Hawaii to put solar panels on 12 state buildings
By Sean Hao
Advertiser Staff Writer
By Sean Hao
The state has set out to have as many as 3.4 million square feet of solar power panels on the rooftops of state buildings across Hawai'i, generating up to 34 megawatts of electrical power in what would be one of the largest state-backed photovoltaic projects in the country.
Switching to solar power in state facilities on six islands would guard against the rising cost of electricity while reducing reliance on imported crude oil. However, there would be no up-front investment by the state because bids are being solicited from businesses that would buy and install the system. The company that gets the contract would provide the state with power under a 20-year power purchase agreement.
One megawatt of photovoltaic panels could reduce crude oil consumption by about 3,800 barrels per year, according to Hawaiian Electric Co. One megawatt of power also could supply the power needs of about 1,000 homes. However, solar power panels usually produce about 20 percent of their rated power output because the panels don't always receive sunlight.
The state Department of Transportation started soliciting bids in December and final bids are due late this month. The system, which encompasses a dozen locations including major airports, could be running within two years. DOT spokesman Scott Ishikawa said about 20 entities are registered to bid on the project.
MAJOR POWER SYSTEM
Richard Rocheleau, director for the Hawaii Natural Energy Institute, estimated the solar power system could cost $50 million or more, depending on how much of the state's 3.4 million square feet of roof area is usable.
"If that was covered by (photovoltaic panels) that would be a huge amount," he said. "If someone did that entire area, it would certainly be one of the larger (projects) I've heard of."
The cost of the proposed project to the winning bidder could be offset by as much as 65 percent by using available state and federal tax credits.
Currently the largest photovoltaic power system on O'ahu is located on the rooftop of Hangar 54 on Ford Island. That system generates about one-third of a megawatt of power, or enough electricity to power 300 homes.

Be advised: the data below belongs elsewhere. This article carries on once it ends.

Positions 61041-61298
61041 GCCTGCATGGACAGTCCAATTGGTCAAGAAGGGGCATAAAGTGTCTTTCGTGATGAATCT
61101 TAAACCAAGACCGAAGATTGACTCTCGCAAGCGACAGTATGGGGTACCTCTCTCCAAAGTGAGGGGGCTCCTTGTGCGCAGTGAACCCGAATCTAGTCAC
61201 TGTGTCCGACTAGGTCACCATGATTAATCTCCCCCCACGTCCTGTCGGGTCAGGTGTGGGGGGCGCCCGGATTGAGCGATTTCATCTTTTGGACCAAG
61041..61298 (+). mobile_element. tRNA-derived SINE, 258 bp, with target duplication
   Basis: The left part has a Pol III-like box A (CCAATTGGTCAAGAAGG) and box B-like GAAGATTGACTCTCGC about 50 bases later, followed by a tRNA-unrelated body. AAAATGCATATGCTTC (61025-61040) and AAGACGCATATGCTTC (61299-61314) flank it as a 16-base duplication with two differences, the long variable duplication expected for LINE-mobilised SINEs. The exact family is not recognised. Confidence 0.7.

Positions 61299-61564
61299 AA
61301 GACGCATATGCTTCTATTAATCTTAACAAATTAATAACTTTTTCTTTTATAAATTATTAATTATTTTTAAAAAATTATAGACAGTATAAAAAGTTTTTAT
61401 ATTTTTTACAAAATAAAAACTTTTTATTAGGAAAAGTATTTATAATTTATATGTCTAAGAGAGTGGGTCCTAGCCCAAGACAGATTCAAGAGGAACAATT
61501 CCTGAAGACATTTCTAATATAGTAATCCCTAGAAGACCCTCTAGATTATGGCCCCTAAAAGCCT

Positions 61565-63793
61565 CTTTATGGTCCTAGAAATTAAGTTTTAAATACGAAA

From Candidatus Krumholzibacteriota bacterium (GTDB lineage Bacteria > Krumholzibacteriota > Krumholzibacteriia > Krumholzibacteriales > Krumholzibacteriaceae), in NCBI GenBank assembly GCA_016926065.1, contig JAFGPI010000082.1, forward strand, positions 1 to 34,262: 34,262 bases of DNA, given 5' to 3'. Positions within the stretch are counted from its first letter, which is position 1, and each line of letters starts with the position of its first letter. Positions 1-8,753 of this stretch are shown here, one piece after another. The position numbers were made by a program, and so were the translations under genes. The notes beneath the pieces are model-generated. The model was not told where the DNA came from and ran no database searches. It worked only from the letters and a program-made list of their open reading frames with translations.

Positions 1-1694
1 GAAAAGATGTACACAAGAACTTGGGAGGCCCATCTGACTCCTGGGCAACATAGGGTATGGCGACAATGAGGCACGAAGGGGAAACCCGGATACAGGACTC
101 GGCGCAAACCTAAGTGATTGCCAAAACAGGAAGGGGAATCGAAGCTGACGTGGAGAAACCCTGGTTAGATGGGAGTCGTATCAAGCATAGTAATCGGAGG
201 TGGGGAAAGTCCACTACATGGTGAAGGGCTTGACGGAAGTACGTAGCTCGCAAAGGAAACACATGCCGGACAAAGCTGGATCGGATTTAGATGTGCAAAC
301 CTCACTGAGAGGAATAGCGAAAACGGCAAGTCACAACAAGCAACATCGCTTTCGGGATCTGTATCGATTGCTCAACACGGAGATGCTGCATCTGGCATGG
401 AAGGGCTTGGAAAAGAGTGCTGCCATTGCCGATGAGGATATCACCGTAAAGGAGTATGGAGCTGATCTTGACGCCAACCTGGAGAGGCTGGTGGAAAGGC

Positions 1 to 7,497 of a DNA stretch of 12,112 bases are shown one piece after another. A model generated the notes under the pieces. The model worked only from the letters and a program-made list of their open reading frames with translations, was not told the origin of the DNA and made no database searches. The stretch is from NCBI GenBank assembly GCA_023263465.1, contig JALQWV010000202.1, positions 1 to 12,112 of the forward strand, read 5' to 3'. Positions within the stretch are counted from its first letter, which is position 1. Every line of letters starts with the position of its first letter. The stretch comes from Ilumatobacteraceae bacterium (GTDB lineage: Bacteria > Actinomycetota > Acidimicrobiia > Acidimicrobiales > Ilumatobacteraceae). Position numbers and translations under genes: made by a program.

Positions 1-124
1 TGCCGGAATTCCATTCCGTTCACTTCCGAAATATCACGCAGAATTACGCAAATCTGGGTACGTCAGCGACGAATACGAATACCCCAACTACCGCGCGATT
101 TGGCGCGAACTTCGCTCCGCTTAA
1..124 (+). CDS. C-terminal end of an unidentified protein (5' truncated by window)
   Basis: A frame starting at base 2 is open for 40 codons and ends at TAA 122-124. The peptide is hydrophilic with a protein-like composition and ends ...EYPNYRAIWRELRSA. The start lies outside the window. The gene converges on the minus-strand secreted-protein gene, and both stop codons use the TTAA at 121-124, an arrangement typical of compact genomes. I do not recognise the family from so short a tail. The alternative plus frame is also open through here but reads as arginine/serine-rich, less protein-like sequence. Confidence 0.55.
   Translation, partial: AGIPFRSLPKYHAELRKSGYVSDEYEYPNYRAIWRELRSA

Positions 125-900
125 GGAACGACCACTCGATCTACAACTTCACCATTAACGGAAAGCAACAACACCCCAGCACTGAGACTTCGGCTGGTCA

Previously the largest announced photovoltaic project in Hawai'i was planned by Castle & Cooke Inc. — a 1.5-megawatt solar farm on a 10-acre site in south Lana'i. The project would cost an estimated $13 million to $18 million.
Castle & Cooke hopes to begin construction in April or May if it can acquire the needed construction permits, said Tim Hill, Castle & Cooke's executive vice president for renewable energy projects. The company wants to complete the project before a 30 percent federal tax credit expires at the end of this year.
Other local projects include a 167-kilowatt O'ahu solar power system being built by Hoku Scientific Inc. for HECO. The system at Ward Avenue is expected to be in service early this year, pending approval by the Public Utilities Commission.
STATE INITIATIVE PRAISED
Kapolei-based Hoku would not comment on whether it was bidding on the DOT project. However, Scott Paul, vice president for business development, agreed that the proposed state solar power project could be one of the largest planned by any government agency in the United States.
"We think it's fantastic that the state is taking the initiative," he said. "It is a really good way for (photovoltaic technology) to gain visibility as a viable solution to reduce overall energy costs for business or in this case a government agency."
According to the state's request for proposal, power generated at each state location would be used internally. The state would have the option to purchase these photovoltaic systems after 20 years or to renegotiate a new power purchase agreement.
The increased use of solar power panels is spurred by the availability of state and federal tax credits and rising energy prices, Rocheleau said.
"For us on this island it's probably a bit of a longer pay back for the typical homeowner," he said. But "it's something that for a state entity probably is getting to the point when it makes sense. It certainly isn't out of the question at all."
Last year about 80 HECO customers signed so-called net energy metering agreements with the utility, said spokesman Peter Rosegg. Such agreements allow owners of solar power systems to sell excess electricity back to the utility.
Prior to 2007 there were only 23 net energy metering agreements in place, Rosegg said.
"We've had a record number of people applying for those," he said. "We encourage customers to consider whether a renewable energy system is right for them."
Reach Sean Hao at firstname.lastname@example.org.